Electric Country, Western Swing

In this lesson, DJ begins to talk more in depth about modern electric country guitar. He starts with the western swing style.

Length: 11:11 Difficulty: 2.0 Members Only
Lesson 8

Eldon Shamblin, Western Swing

Lesson 8 continues to cover the western swing style of electric country. Eldon Shamblin and his musical efforts are discussed further.

Length: 13:42 Difficulty: 2.0 Members Only
Lesson 9

Twin Guitar Boogie's Twin Lead

This lesson covers the twin lead section of the song "Twin Guitar Boogie."

Length: 17:59 Difficulty: 2.5 Members Only
Lesson 10

Twin Lead Solo: Part 2

DJ breaks down the second part of the twin lead solo from "Twin Guitar Boogie."

Length: 14:57 Difficulty: 2.5 Members Only
Lesson 11

Twin Guitar Boogie's Guitar Solo

Finalizing his teaching on the Twin Guitar Boogie with emphasis on Eldon Shamblin, DJ brings you this lesson on the guitar solo.

Length: 21:55 Difficulty: 2.0 Members Only
Lesson 12

Twin Guitar Boogie Techniques

Lesson 12 covers all the techniques involved in the previous lessons on the Twin Guitar Boogie.

Length: 7:21 Difficulty: 2.0 Members Only
Lesson 13

Solo Building

DJ takes the techniques he discussed in lesson 12 and helps you create a solo over a standard country rhythm.

Length: 17:33 Difficulty: 2.0 Members Only
Lesson 14

Fingerpicking

Lesson 14 delves into the realm of fingerpicking.

Length: 17:44 Difficulty: 2.5 Members Only
Lesson 15

Solo and Improvisation

In lesson 15 DJ demonstrates the techniques used by Merle Travis to build a solo, and improvisation technique.

Length: 12:15 Difficulty: 2.0 Members Only
Lesson 16

Guitar Boogie Pt. 1

Lesson 16 starts a 3 part series on Arthur Smith's "Guitar Boogie."

Length: 47:42 Difficulty: 2.5 Members Only
Lesson 17

Guitar Boogie Pt. 2

In lesson 17, DJ completes his note for note demonstration of "Guitar Boogie."

Length: 30:39 Difficulty: 2.5 Members Only
Lesson 18

Guitar Boogie Concepts

In this lesson, DJ takes a look at some of the country guitar concepts used in the song "Guitar Boogie."

Length: 16:13 Difficulty: 2.0 Members Only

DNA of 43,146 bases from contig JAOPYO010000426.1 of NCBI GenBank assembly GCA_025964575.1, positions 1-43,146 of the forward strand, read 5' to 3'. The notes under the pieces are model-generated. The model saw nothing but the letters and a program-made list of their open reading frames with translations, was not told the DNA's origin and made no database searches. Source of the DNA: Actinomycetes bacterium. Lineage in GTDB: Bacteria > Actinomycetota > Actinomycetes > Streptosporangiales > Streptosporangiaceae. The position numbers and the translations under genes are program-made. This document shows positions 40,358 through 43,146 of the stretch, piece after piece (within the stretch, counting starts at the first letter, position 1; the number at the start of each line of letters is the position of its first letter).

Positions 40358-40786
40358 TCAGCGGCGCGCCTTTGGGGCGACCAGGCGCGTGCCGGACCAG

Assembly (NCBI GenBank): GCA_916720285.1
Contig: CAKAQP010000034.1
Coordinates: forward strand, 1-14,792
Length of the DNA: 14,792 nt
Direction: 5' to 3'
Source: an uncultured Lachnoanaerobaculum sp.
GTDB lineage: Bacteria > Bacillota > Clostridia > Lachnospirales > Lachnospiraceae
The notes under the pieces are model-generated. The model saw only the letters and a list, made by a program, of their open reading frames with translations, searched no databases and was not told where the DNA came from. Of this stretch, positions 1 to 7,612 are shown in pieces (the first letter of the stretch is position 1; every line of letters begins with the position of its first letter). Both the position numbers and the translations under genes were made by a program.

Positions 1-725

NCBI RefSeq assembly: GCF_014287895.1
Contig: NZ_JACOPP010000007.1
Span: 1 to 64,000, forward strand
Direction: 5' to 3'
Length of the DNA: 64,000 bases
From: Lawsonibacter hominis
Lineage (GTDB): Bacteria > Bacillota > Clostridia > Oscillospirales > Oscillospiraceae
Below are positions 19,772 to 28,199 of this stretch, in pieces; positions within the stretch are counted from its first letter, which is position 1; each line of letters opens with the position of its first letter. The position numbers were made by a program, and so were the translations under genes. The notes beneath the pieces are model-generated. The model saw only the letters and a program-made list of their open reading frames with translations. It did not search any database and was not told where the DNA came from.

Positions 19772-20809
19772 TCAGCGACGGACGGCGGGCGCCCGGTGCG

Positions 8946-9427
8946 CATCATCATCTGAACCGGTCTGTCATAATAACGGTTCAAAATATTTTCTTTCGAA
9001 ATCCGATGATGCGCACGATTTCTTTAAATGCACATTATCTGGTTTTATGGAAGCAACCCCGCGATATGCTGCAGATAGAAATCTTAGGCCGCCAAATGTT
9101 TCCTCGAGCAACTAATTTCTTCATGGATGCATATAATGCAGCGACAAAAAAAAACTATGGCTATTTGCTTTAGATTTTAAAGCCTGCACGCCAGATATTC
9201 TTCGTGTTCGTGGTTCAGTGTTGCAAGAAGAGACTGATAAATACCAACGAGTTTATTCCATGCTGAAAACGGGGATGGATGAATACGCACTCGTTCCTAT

Lesson 19

Whistle Stop

In this lesson, DJ teaches the song "Whistle Stop" by legendary guitarist Jimmy Bryant.

Length: 19:41 Difficulty: 2.5 Members Only
Lesson 20

Yodeling Guitar

DJ demonstrates the song "Yodeling Guitar" by Jimmy Bryant.

Length: 32:25 Difficulty: 2.5 Members Only
Lesson 21

Joy Ride

DJ teaches the song "Joy Ride" as performed by Jimmy Bryant.

Length: 30:37 Difficulty: 2.5 Members Only
Lesson 22

Jimmy Bryant Concepts

Now that DJ has covered "Whistle Stop" and "Joy Ride," he'll be looking at some of the concepts used to play these songs.

Length: 23:05 Difficulty: 2.5 Members Only
Lesson 23

Got a Lot of Rhythm

This lesson covers the tune Got a Lot of Rhythm which features the playing of Hank Garland.

Length: 10:30 Difficulty: 2.5 Members Only
Lesson 24

I Need Your Love Tonight

In lesson 24, DJ takes a look at an Elvis Presley song "I Need Your Love Tonight."

Length: 19:55 Difficulty: 2.5 Members Only
Lesson 25

Sugarfoot Rag

In lesson 25, DJ continues his in depth look at Hank Garland's playing with a demonstration of Sugarfoot Rag.

Length: 32:43 Difficulty: 2.5 Members Only
Lesson 26

Walkin' the Floor

DJ takes a look at "Walkin' the Floor" by classic country guitarist Leon Rhodes.

Length: 29:00 Difficulty: 2.5 Members Only
Lesson 27

Honey Fingers Pt. 1

DJ Phillips teaches the progression, structure and melody of the song "Honey Fingers."

Length: 35:30 Difficulty: 2.5 Members Only
Lesson 28

Honey Fingers Pt. 2